- Say yes to comfortable shoes: As tempting as it may be, wearing high heeled footwear may not be the best idea. Instead, opt for comfortable, well-fitted shoes to reduce swelling in the ankles and feet. It also prevents hip and back issues that develop due to the centre of gravity shifting and weight gain.
- Get some pool time: Standing or swimming in neck-deep pool water may help reduce swelling in your ankles and feet. However, there are no studies to prove that water pressure helps in reducing swelling. But many find it beneficial.
- Prenatal massages help: Any massage by a partner or an experienced professional may help circulate the fluids better, reducing swelling.
- Sleeping on the left side is better: Doctors recommend sleeping on the left side to improve blood flow, thus reducing swelling. When a pregnant woman sleeps on the left side, it removes the pressure from the uterus on the inferior vena cava – the large blood vessel that returns blood to the heart.
- Foot exercises: Another way to reduce ankles and feet swelling is exercising the foot with stretches and rotation. It helps reduce swelling and cramps.
When to seek medical help?
When pregnant woman experiences swelling gradually, it may not cause harm to the mother or the child or both. But if the swelling is sudden with other symptoms, it may indicate other underlying health issues such as pre-eclampsia. Immediately seek medical attention if the patient experiences the following:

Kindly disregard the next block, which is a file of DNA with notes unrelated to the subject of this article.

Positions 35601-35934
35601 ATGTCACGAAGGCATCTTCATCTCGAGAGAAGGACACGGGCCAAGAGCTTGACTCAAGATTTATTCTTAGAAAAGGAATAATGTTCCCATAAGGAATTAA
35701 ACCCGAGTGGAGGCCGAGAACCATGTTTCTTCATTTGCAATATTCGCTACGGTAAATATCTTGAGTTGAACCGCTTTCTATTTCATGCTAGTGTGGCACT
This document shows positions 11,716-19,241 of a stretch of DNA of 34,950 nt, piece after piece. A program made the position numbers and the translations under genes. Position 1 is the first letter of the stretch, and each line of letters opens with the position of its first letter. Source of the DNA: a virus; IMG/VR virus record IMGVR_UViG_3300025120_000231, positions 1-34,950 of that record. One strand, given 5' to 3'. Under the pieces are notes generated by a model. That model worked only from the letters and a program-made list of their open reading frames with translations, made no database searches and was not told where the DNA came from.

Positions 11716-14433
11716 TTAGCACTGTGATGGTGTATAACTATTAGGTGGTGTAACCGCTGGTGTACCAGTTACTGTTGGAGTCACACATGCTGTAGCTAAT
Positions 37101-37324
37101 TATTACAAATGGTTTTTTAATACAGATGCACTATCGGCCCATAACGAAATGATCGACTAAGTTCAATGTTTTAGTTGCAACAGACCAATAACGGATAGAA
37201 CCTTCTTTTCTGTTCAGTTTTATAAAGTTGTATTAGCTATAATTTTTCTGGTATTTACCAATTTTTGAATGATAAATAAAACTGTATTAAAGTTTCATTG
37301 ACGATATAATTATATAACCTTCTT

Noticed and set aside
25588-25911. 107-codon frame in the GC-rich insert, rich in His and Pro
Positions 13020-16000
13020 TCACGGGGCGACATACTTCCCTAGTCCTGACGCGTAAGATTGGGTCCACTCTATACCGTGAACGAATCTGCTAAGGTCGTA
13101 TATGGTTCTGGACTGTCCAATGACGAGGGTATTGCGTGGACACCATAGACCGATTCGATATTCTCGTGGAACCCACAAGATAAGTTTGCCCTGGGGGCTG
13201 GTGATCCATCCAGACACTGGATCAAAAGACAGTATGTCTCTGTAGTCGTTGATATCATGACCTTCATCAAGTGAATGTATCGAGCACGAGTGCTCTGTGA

- Blurred vision or flashing light
- A severe headache
- Rapid swelling of hands, face, or feet
- Severe pain below the ribs
- Vomiting after 24 weeks of pregnancy
- One leg is swollen, and the calf is red and hot to touch
- Difficulty in breathing
What are the causes of swelling?
Pregnant women may experience swelling in their ankles, feet, and fingers. It occurs when the body creates additional fluid and blood to help healthy fetal growth. During pregnancy, women may also experience slow blood circulation, causing blood accumulation in the lower extremities that may result in swelling.
In addition, the body produces a hormone called relaxin in excess that helps muscles, tendons, ligaments, and joints to relax. The hormones also help the pelvis to open in preparation for childbirth. The extra weight and hormones may not only cause swelling in the feet but also widens, flattens, and lengthens them. However, the swelling is likely to reduce after delivery.
Although swelling in the feet, ankles, and hands can be irritating, it is a part of the pregnancy journey. However, there are remedies to make it easier for any pregnant woman.
Frequently Asked Questions (FAQs)
Does a pregnant woman need medical treatment to manage the swelling?
The woman may need medical treatment if the swelling is due to an underlying condition. Otherwise, home remedies may help reduce the swelling.
What are the complications of swelling in ankles, feet, or hands?
If a pregnant woman experiences sudden or rapid swelling, it may indicate:
- Deep vein thrombosis